13 June 2014, Colombo: Globally, 800 mothers die every day during pregnancy, childbirth or in the postpartum period – 99% of them in the developing world. Severe bleeding during delivery or after childbirth is the commonest cause of maternal mortality and contributes to around 31% of maternal deaths in Asia. World Blood Donor Day will focus on providing safe blood for saving mothers with Sri Lanka as the host for the global event on 14 June 2014.

Blood transfusion has been identified as one of the key life-saving interventions for the management of pregnancy-related complications. As per 2013 global data, the maternal mortality ratio per 100 000 live births varies from 26 to 270 in countries of WHO’s South-East Asia Region. In Sri Lanka it is just 29 per 100 000 live births reflecting high-quality maternal health services island wide.

Around 15.6 million units blood donations are collected in WHO’s South-East Asia Region every year. The Region needs 18 million units donations per year. “Sri Lankans donate around 380 800 units of blood every year, and 100% of donated blood comes from voluntary, non-remunerated donors. Sri Lanka has demonstrated strong political will and effective community mobilization, which has resulted in comprehensive nationally coordinated blood transfusion services.” says Dr Poonam Khetrapal Singh, WHO Regional Director for South-East Asia.

However, not all patients requiring transfusion have timely access to safe blood and blood products in the Region. “Countries need to ensure that supplies of blood and blood products are sufficient and free from infections such as HIV, hepatitis, syphilis and malaria. We need more people to donate blood voluntarily, for free, and to ensure the safety of blood during transfusion,” urges Dr Khetrapal Singh.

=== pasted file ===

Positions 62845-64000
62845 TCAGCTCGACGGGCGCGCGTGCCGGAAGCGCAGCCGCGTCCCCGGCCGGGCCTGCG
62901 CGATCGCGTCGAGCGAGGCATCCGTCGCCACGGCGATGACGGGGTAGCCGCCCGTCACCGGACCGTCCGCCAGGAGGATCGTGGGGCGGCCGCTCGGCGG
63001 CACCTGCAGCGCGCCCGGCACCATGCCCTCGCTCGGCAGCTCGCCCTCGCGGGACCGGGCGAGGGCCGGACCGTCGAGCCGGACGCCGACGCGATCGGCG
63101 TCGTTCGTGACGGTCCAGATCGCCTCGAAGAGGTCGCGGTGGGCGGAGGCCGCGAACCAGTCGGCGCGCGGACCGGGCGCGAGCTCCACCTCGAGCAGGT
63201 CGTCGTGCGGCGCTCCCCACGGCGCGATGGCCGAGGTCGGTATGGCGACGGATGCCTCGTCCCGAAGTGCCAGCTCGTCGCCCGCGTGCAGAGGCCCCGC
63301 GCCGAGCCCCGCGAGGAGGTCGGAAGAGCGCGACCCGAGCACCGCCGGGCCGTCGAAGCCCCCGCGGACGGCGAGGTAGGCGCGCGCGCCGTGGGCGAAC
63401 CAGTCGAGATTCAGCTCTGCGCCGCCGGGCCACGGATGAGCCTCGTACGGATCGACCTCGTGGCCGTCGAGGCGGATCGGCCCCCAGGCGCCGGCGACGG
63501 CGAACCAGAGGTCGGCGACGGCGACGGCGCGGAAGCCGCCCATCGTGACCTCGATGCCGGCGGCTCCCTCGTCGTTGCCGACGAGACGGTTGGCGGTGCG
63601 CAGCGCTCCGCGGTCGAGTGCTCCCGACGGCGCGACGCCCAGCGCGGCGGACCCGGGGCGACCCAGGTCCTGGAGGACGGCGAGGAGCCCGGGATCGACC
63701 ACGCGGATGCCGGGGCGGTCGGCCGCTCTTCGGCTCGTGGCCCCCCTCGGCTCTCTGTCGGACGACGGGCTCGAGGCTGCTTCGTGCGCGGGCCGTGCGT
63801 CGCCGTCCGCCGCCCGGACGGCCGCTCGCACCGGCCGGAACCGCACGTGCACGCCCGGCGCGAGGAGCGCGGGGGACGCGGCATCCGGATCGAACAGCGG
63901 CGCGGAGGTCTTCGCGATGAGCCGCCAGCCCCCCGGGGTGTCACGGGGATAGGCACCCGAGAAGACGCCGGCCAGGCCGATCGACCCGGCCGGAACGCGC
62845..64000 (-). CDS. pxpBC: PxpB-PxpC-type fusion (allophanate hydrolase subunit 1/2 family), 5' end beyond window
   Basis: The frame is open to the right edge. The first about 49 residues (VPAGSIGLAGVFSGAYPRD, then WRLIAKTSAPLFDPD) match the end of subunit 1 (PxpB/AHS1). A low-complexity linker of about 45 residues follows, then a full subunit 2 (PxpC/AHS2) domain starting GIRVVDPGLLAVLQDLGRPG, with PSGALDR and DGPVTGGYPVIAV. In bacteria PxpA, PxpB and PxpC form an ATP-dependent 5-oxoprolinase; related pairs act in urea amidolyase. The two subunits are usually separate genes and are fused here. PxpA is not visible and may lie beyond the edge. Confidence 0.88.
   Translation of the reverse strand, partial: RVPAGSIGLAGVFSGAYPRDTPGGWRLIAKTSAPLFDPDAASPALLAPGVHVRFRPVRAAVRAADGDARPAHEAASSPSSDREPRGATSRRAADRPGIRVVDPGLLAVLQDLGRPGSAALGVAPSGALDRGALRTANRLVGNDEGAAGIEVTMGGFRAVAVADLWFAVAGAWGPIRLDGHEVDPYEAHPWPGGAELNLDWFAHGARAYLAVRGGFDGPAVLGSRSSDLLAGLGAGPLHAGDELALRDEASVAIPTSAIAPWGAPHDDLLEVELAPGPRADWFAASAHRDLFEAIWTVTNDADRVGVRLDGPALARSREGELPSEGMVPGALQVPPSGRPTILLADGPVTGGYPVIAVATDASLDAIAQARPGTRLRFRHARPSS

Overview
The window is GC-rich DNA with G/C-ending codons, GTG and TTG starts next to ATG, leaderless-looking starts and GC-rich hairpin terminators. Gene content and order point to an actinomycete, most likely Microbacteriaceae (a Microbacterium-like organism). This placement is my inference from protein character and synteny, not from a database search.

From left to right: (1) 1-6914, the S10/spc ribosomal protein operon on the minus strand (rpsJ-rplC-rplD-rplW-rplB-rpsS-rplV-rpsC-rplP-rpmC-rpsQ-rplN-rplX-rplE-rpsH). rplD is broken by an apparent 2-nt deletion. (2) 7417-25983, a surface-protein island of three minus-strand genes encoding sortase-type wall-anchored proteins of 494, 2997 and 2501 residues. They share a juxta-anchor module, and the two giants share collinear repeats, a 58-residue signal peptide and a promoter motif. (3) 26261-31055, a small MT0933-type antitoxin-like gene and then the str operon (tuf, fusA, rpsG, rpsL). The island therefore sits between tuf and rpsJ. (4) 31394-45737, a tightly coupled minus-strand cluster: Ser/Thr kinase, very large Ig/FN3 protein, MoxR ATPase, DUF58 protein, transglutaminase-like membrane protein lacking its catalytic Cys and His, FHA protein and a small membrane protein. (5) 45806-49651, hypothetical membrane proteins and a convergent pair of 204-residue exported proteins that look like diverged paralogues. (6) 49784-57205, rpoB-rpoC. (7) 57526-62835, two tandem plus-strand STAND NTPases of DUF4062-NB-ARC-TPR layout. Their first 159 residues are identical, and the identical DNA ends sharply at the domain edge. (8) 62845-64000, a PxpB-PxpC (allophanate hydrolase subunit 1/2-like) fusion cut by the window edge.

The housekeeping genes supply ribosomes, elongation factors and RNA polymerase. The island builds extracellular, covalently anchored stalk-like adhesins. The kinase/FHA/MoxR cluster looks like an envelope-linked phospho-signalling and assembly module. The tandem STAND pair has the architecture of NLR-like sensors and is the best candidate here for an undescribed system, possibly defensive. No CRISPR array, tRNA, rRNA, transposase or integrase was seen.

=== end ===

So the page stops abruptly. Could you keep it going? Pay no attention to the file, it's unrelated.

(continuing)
An adequate and reliable supply of safe blood can only be assured through a stable base of regular, voluntary, unpaid blood donors. They are the safest group of donors as generally the prevalence of bloodborne infections is lowest among them. WHO urges Member States to develop national blood transfusion services based on voluntary, unpaid blood donations to achieve the goal of self-sufficiency in safe blood and blood products. Voluntary donations are increasing and account for almost 82% of total blood donations in the Region. Other than Sri Lanka, only Thailand receive 100% of their blood by voluntary donations.

In countries of the WHO South-East Asia Region, blood transfusions are often used for management of pregnancy-related complications, severe anaemia in children and injuries due to accidents and trauma, in addition to surgery/medicine cases. According to Dr Khetrapal Singh, “Often transfusions are prescribed when simple and safe alternative treatments might be equally effective. As a result such a transfusion may not be necessary. An unnecessary transfusion exposes patients to the risk of infections such as HIV and hepatitis and adverse transfusion reactions.”

WHO is urging countries, to take concrete steps to ensure that health facilities improve access to safe blood and blood products from volunteer donors for women giving birth. There is need to involve, educate, and empower communities to regularly and voluntarily donate blood to meet the national need. This gift of life is the most precious gift one can give to a fellow citizen.



WHO’s South-East Asia Region comprises the following 11 Member States: Bangladesh, Bhutan, Democratic People’s Republic of Korea, India, Indonesia, Maldives, Myanmar, Nepal, Sri Lanka, Thailand and Timor-Leste.

For more information, please visit our website: http://www.searo.who.int/entity/bloodsafety/en/

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